Germanischer Lloyd’s (GL) North American Committee, considered current topics & challenges to the shipping industry at its recent Texas meeting.
The challenge of improving vessel efficiency heads the agenda of every ship owner and operator. With sailing speeds reduced across the board, fuel efficiency has become the biggest lever to increase cost competitiveness. Both regulatory agencies and the industry are developing mechanisms to improve efficiency and in 2013 the IMO’s EEDI and SEEMP regulations will enter into force, in an effort to spur innovation and reduce CO2 emissions.
David Greening of Seaspan, one of the world’s largest independent containership companies, set out his firm’s response to the challenge of rising bunker prices and a tighter regulatory environment. Seaspan was investing in highly efficient designs for new vessels, while undertaking a system to improve operational energy use, including draft and trim optimization, and using vessel based monitoring to track KPIs.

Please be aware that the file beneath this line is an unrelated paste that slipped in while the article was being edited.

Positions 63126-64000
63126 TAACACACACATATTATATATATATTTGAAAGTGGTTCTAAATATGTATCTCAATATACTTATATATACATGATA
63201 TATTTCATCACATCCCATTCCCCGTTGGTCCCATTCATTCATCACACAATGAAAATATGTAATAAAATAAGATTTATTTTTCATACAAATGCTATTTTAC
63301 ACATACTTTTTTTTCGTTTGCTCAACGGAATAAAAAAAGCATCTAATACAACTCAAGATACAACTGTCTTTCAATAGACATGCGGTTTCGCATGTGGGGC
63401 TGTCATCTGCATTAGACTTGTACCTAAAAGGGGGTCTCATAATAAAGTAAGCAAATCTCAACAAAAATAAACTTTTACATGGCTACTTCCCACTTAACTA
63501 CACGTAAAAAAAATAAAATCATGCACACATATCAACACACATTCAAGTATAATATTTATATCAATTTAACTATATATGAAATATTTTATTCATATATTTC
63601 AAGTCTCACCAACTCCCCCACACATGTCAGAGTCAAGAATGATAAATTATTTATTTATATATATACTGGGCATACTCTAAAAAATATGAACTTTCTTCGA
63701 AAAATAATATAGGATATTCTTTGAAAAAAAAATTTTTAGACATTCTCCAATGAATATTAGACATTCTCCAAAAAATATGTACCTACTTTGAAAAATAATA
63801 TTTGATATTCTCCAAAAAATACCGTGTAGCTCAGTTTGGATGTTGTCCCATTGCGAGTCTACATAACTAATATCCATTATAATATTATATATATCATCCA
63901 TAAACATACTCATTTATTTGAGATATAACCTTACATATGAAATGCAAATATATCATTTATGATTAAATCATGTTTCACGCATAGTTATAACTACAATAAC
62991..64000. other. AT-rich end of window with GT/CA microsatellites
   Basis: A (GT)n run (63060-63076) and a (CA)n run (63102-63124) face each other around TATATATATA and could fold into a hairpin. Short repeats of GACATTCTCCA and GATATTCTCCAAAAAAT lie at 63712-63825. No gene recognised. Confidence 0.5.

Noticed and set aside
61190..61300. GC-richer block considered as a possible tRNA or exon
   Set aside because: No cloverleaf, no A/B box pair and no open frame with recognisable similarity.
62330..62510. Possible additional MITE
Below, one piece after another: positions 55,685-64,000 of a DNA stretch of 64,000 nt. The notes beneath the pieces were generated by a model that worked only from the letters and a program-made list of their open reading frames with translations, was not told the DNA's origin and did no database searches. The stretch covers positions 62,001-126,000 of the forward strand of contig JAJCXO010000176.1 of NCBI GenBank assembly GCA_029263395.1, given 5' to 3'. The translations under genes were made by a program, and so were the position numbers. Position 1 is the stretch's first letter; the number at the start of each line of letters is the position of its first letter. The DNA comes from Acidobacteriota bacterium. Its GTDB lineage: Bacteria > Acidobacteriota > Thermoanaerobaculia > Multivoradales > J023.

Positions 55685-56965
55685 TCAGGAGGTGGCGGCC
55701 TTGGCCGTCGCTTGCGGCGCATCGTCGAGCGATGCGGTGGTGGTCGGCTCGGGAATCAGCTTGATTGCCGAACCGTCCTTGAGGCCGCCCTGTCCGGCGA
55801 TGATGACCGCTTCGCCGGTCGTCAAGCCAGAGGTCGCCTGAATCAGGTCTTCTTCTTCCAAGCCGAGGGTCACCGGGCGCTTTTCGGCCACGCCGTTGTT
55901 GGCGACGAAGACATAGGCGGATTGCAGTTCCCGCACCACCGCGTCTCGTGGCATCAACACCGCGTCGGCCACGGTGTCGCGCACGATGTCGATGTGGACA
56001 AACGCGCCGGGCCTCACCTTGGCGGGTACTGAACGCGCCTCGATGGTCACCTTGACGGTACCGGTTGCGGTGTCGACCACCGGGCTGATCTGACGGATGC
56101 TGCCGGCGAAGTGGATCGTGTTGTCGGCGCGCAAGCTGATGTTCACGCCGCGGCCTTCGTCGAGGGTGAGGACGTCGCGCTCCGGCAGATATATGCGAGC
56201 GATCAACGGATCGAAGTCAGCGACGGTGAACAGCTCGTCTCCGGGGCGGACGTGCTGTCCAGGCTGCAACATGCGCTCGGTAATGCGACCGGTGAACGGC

In a multi-tier market that differentiates between vessels based on their efficiency, improved energy use can result in significantly improved employment opportunities and earnings. One under utilised area in shipping to realise such gains is the implementation of software systems. Kristinn Aspelund, of GL partner firm Marorka, examined some of the systems available to owners and operators to boost efficiency and cut fuel use.
The Committee, which celebrated its inauguration in 2010, is made up of representatives from Canadian and American ship owners and operators, ship yards, maritime consultants, and other industry stakeholders, alongside delegates from classification society GL.